A good set of garden clippers are one of a gardener’s best friends. You use them to prune tomatoes, trim away damaged foliage, and even harvest tomatoes, especially those that are on thick stems. Plus, when you choose a versatile set of clippers, you can use them in when taking care of other vegetables, flowers, and plants too.
When it comes to choosing cutting tools, you have many options. Here’s the dirt.
Garden clippers are a member of large family of garden tools that have the job of cutting. They can be divided into four large categories.
1. Pruners (aka clippers): smaller hand-held tool with two short blades, designed to trim or prune garden flowers and plants. They are sometimes called secateurs. Pruners operate with one hand and include bypass pruners, anvil pruners, and even garden scissors. A spring re-opens the blades after each cut. Pruners don’t generally cut anything that’s bigger than ¾ - 1 inch in diameter – most often ½ inch wide. Anything larger requires a lopper.
2. Loppers: this tool has a pruner mechanism and longer handles. You operate them with two hands for extra leverage. Loppers are used to trim and prune larger plants, bushes, and trees.
3. Garden Saws: a single-blade tool, often long, thin, serrated, and made of steel. Saws operate using a backward and forward movement. Use them to cut larger branches or hand-to-reach areas.
4. Garden Shears: this cutting tool is like pruners in that it has two blades, but shear blades are longer longer. Shears are most often used for trimming grass or plants that surround structures like sidewalks and fence posts. Garden shears also differ from pruners in that they operate best with two hands rather than one.
A pruner – aka garden clippers – is your best cutting tool choice for pruning tomatoes. Pruners are hand-held cutting tool, which makes them handy and manageable when working your way into thick tomato plants to cut individual tomato stems. The pruner’s mechanism is the right size for tomato branches, too, which rarely exceed 1-inch in diameter.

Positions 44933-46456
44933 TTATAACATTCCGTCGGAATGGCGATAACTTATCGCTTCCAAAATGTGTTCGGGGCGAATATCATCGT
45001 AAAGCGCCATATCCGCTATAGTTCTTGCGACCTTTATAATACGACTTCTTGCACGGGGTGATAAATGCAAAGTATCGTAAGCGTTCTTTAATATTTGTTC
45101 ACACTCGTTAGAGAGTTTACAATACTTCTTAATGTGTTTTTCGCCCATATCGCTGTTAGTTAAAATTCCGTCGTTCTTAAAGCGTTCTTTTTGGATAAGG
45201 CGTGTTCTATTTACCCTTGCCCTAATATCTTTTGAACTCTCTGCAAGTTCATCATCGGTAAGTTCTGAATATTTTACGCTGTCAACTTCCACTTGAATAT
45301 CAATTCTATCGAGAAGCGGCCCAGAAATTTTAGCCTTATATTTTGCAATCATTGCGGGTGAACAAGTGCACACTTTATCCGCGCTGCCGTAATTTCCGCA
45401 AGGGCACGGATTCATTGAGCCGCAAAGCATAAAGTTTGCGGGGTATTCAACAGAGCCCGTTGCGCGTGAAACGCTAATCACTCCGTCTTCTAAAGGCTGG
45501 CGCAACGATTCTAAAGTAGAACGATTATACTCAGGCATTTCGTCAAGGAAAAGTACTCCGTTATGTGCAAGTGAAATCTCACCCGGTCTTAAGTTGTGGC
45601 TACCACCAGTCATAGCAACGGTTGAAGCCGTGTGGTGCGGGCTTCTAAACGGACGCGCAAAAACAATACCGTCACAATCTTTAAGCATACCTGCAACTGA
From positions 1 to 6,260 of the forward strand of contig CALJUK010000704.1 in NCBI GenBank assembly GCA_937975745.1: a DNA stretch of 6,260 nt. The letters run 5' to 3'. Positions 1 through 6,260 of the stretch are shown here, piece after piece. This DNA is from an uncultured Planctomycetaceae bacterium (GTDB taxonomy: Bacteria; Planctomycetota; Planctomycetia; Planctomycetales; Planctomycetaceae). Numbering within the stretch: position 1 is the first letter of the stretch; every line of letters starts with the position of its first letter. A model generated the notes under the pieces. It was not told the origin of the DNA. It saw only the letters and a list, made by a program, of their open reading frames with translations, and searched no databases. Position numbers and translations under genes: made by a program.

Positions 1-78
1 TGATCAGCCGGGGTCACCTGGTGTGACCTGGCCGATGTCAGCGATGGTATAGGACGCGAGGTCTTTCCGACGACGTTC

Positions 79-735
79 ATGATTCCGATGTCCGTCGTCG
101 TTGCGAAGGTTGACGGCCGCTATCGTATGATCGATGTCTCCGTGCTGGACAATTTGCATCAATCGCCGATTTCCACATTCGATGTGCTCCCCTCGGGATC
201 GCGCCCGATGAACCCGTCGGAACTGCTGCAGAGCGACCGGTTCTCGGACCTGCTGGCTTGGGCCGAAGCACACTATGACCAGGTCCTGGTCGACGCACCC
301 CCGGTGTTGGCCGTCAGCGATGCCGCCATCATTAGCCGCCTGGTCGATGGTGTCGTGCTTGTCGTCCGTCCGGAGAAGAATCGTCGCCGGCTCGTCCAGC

(Check out a good selection of garden clippers here.)
There are three types of pruners/clippers to choose from.
Tomato Dirt recommendation for pruning tomatoes: bypass pruners. Of the three types of pruners/clippers, they are best for live stems and for maneuvering in tight spaces in between branches. (Here are some clippers to check out.)
Latch: make sure the clippers have a locking mechanism that secures the blades after cutting. This prevents injury and protects the blades. Study how to lock and unlock the clippers. Be sure to latch the blades after each use.
Material: clippers made of hardened or carbon steel cost more than other clippers, but they last longer.
Ergonomic design: choose these if you do a lot of gardening or if you have finger, hand, or wrist problems. Ergonomic pruners require less pressure to use. Look for specially-angled blades and soft-grip handles.
Left-handed clippers: available for southpaws!
Dirt, moisture, pollen, sap, and debris accumulate on your clippers during use. Your clippers will last longer if you clean them after pruning. You’ll also help prevent spreading tomato diseases if you keep your clippers clean. Wipe blades and body with a rag. Apply a light coat of lubricant such as WD-40 to the blades to keep rust at bay. Keep the blade sharp, either by periodically re-sharpening it with a knife sharpener or by replacing the blades. Store your garden clippers in a case to keep them safe and clean.
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